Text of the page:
Lie mures et mosis jacent. supra terras lie the brae-landis of Thornetoun; 1616 Reg. Great S. 537/2.
1679 Lauderdale P. 167.
(c) Frathin throw the mois as it is poittit; 1553 Prot. Bk. R. Lumsdane MS. 14 b.
Moir nor the twa pairt muirs, moissis and barren ground; 1627 Orkney Rentals iii. 50.
Mois; ? 1643 Misc. Spald. C. II. xlii.
(d) That the merch … goes from the moase at the backe of that hill, … from that moasse, … at the north side of the mosse; 1670 Kirkcudbr. Sheriff Ct. Processes 82 (14 July).

4. (A tract of) bog or moorland as useful property, esp. as a source of peat or turves; (a tract of) peatbog. Also Pete-mos n., Under-mos n. See also Lair n.1 6, Lair n.3 and Mure n. Ib for further examples. (1) Owr predecessoris … tholyt the smyth tyll byg ane smyde in the mos becaus of his colys and fuell that was necessar to his office; 1459 Liber Aberbr. 107.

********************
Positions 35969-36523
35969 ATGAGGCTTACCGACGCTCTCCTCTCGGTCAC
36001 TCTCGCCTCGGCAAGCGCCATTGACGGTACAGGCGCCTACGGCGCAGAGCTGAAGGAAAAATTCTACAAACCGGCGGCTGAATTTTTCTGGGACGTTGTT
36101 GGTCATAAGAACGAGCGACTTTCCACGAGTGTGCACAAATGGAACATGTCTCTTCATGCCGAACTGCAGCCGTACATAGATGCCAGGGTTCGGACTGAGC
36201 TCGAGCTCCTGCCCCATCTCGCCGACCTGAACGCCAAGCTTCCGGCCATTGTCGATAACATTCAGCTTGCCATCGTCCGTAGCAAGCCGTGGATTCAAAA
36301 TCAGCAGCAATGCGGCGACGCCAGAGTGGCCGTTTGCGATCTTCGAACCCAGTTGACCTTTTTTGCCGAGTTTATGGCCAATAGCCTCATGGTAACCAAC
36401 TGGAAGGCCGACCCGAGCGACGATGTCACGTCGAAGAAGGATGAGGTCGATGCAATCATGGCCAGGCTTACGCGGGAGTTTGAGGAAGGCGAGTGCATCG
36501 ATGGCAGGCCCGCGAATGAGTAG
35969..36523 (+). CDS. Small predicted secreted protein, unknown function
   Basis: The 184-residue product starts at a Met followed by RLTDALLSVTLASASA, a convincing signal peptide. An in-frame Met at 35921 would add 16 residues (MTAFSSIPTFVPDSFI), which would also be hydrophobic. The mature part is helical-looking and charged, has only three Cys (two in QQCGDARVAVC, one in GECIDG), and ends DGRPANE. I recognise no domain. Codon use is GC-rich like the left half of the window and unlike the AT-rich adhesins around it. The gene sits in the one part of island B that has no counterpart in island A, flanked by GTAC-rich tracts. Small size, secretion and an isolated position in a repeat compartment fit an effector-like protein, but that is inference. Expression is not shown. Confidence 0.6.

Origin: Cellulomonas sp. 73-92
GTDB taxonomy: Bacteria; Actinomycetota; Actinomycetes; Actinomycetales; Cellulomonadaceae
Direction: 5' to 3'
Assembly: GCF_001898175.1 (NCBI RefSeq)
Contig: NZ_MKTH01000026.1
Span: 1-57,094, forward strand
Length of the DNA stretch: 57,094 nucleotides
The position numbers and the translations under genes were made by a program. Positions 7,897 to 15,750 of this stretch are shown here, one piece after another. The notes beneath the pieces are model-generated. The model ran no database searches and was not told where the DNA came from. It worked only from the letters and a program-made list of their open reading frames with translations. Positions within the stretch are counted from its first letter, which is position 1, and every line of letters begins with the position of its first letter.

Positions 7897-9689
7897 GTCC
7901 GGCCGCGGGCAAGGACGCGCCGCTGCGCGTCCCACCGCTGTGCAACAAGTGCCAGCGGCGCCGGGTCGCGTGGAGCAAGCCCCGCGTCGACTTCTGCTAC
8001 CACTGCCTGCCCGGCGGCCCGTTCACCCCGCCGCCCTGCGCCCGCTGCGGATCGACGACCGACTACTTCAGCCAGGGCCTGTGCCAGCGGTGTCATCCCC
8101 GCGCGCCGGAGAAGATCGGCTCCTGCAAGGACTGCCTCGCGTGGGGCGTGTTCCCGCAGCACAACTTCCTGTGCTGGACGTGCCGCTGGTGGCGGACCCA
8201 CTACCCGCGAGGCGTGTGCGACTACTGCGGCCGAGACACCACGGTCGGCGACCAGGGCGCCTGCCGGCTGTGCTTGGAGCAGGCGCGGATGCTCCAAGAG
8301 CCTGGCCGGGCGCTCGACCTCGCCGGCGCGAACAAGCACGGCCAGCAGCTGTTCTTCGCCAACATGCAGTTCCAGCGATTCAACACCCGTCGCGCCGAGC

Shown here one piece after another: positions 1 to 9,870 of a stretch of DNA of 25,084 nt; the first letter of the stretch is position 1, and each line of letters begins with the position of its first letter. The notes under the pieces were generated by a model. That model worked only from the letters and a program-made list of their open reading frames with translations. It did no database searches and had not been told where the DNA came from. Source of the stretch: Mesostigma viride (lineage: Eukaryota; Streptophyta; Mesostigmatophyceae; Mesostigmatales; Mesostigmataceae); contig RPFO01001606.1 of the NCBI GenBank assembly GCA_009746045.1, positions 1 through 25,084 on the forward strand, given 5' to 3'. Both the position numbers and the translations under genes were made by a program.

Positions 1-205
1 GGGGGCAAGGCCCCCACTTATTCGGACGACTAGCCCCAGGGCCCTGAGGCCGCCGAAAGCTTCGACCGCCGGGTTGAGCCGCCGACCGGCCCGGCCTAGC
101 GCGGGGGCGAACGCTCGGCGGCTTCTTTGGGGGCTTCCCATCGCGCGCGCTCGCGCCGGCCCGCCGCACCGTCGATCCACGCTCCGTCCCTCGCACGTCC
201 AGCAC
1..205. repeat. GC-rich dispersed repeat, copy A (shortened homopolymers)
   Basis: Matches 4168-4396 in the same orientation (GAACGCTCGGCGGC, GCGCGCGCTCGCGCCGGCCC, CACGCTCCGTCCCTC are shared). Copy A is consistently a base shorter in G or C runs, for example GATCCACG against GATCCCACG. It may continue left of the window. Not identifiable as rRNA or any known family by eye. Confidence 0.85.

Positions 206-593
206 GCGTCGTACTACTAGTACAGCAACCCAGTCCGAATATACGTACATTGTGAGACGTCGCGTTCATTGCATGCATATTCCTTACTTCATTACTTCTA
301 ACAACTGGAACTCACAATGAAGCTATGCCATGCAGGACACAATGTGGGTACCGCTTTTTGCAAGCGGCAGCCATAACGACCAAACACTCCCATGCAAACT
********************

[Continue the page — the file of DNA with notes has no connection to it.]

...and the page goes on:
They sal neuer cast bot onder a fourhed leuand a pairt of the mos in the ground and fylland behynd tham with the sward of the mos; 1473 Reg. Cupar A. I. 171.
He come in his rowm of the mos & hakkit his pettis; 1486 Prestwick B. Rec. 31.
Twa rod of mos, lyand in the he mos of Prestwick; 1511 Ib. 42.
That na personis pas to the mos with crelis … provyding alvais that tha that hes pettis in the mos [etc.]; 1549 Elgin Rec. I. 100.
1557 Reg. Cupar A. II. 130.
For the selling & casting of ma peitis nor four dargis in the delt mos; 1575 Prestwick B. Rec. 76.
1580 Elgin Rec. I. 158.
Thay … castis up thair eird and mossis, leidis thair pettis and dovettis; 1586 Reg. Privy C. IV. 117.